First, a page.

The Prime Minister and his Irish counterpart have held talks on their differing approaches to Northern Ireland’s troubled past.
Boris Johnson and Taoiseach Micheal Martin discussed the landmark inquest findings on the deaths of 10 people killed in shootings in Ballymurphy, west Belfast, in 1971.
The meeting at Chequers also saw the leaders discuss contentious post-Brexit trading arrangements that have created new economic barriers between Northern Ireland and the rest of the UK.
Following the meeting, Mr Martin tweeted: “Wide-ranging & constructive discussions with @BorisJohnson today on British-Irish relations, including the long struggle for justice by the Ballymurphy families.
“We also reaffirmed both governments’ commitment to the Good Friday Agreement and its institutions.”
On Tuesday in Belfast, coroner Mrs Justice Keegan ruled that those who died at Ballymurphy 50 years ago were “entirely innocent”.
She found that nine of the 10 had been killed by soldiers, and the use of lethal force was not justified.
Friday’s meeting between the UK and Irish leaders also came amid controversy around the UK Government’s reported plan to introduce legislation to prevent further prosecutions for Troubles crimes committed before the 1998 Good Friday peace agreement.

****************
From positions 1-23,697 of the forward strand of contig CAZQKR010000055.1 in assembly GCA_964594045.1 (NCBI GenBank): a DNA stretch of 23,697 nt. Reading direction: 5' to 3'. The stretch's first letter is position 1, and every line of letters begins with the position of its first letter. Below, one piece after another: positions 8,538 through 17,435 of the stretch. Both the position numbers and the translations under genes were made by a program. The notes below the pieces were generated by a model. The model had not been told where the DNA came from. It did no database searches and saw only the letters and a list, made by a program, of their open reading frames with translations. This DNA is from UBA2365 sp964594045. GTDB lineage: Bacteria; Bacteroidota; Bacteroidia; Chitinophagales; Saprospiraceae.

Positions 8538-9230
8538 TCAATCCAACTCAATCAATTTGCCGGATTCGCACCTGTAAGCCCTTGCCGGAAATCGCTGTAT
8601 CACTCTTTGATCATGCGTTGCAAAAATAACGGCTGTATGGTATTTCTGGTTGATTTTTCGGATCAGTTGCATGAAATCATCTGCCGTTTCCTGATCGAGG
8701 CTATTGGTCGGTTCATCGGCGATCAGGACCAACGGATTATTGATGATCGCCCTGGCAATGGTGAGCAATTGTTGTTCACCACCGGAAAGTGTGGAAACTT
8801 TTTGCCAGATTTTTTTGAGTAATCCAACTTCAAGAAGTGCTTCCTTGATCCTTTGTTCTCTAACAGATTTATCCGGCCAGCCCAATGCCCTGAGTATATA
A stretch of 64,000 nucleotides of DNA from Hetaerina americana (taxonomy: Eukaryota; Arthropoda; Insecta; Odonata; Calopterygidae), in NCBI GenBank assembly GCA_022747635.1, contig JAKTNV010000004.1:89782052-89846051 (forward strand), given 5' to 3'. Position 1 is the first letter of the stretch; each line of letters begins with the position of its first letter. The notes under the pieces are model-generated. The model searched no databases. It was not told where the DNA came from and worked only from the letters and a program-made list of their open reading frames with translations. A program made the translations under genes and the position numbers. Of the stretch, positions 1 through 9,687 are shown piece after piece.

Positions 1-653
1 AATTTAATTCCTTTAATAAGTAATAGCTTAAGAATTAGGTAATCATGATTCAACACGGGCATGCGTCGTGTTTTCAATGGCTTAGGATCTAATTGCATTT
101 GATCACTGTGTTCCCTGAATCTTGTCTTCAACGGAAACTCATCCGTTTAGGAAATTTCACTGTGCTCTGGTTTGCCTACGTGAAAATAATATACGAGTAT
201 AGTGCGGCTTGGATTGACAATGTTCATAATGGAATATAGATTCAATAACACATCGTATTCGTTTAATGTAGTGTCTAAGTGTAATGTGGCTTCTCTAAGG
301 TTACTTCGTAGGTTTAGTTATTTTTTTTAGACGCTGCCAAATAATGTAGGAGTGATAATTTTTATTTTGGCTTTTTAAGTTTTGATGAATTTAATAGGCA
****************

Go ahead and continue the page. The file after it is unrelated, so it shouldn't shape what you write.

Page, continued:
Relatives of those killed at Ballymurphy had criticised a letter of apology Mr Johnson sent to them on Thursday for failing to describe the shootings at Ballymurphy in 1971 as a “massacre”.
The Downing Street statement about Friday’s meeting with Mr Martin did use that term in relation to the killings.
A Downing Street spokeswoman said: “The leaders reflected on the coroner’s report into the Ballymurphy massacre published this week. They agreed it was profoundly sad that the families of victims had to wait so long for the truth.
“The Prime Minister restated the UK Government’s commitment to finding a way forward in Northern Ireland that delivers for victims, aids truth recovery and helps communities in the future.
“They agreed on the importance of working together to uphold the Belfast/Good Friday Agreement and to maintain smooth trade between Great Britain, Northern Ireland and the Republic of Ireland.
“The leaders resolved to continue to work together in our fight against coronavirus and to closely share information in order to enable a better recovery.”
Mr Martin has previously characterised any move to introduce an amnesty on Troubles prosecution as a potential “breach of trust”, as it would torpedo a key mechanism to reinvestigate cold cases agreed by the UK and Irish governments and main Northern Ireland parties in the 2014 Stormont House Agreement.
New Brexit checks on goods arriving at ports across the island of Ireland from Great Britain have affected trade.
With the Northern Ireland Protocol retaining the region as part of the EU for goods checks, unionists and loyalists have expressed anger at what they regard as a border in the Irish Sea and separation from the rest of the UK.
Protests have been ongoing across Northern Ireland, with some resulting in serious disorder last month.